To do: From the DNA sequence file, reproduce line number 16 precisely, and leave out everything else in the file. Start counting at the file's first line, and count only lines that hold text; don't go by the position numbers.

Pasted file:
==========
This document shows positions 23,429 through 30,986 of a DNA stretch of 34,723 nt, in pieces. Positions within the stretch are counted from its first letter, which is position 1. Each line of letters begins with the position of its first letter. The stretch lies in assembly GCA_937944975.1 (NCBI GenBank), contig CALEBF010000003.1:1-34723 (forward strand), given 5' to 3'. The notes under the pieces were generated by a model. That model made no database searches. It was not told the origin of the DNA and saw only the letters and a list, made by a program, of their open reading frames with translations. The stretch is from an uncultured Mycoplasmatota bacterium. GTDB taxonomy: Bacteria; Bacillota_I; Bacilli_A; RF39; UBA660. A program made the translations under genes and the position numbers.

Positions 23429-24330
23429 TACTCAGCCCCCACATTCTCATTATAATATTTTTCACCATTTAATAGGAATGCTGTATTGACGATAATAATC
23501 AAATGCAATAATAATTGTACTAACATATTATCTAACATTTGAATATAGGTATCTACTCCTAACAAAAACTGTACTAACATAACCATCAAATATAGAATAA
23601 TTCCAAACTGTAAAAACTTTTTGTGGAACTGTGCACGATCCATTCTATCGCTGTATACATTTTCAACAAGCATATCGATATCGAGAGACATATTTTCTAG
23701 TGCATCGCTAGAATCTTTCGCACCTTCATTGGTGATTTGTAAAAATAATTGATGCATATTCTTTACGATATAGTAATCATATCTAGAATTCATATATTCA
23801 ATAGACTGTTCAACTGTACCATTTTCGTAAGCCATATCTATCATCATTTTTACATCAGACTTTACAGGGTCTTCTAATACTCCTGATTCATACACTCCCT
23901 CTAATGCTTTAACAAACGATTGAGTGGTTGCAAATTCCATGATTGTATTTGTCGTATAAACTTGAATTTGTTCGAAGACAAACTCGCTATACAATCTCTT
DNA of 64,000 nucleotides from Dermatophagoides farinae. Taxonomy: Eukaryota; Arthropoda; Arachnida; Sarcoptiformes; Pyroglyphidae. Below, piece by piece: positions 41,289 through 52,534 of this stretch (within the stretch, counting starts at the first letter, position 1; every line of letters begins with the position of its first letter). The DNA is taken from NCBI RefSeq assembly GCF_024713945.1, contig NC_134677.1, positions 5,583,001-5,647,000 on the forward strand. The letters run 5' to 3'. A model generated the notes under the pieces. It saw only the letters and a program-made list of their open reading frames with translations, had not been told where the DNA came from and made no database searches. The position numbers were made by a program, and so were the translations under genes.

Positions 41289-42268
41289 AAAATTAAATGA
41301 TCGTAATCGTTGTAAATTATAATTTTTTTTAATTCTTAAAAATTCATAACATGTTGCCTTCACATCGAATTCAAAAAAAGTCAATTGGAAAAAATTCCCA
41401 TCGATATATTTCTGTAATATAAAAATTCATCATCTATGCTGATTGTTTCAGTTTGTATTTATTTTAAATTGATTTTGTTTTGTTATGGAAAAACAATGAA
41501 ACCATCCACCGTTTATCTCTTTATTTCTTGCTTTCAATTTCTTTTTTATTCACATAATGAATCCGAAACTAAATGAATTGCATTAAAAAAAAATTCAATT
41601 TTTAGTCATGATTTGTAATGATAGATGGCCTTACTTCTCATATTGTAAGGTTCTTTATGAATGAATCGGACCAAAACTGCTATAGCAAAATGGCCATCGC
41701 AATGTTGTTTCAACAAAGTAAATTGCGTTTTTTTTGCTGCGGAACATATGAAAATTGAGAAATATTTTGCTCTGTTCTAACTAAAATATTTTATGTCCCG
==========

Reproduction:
41701 AATGTTGTTTCAACAAAGTAAATTGCGTTTTTTTTGCTGCGGAACATATGAAAATTGAGAAATATTTTGCTCTGTTCTAACTAAAATATTTTATGTCCCG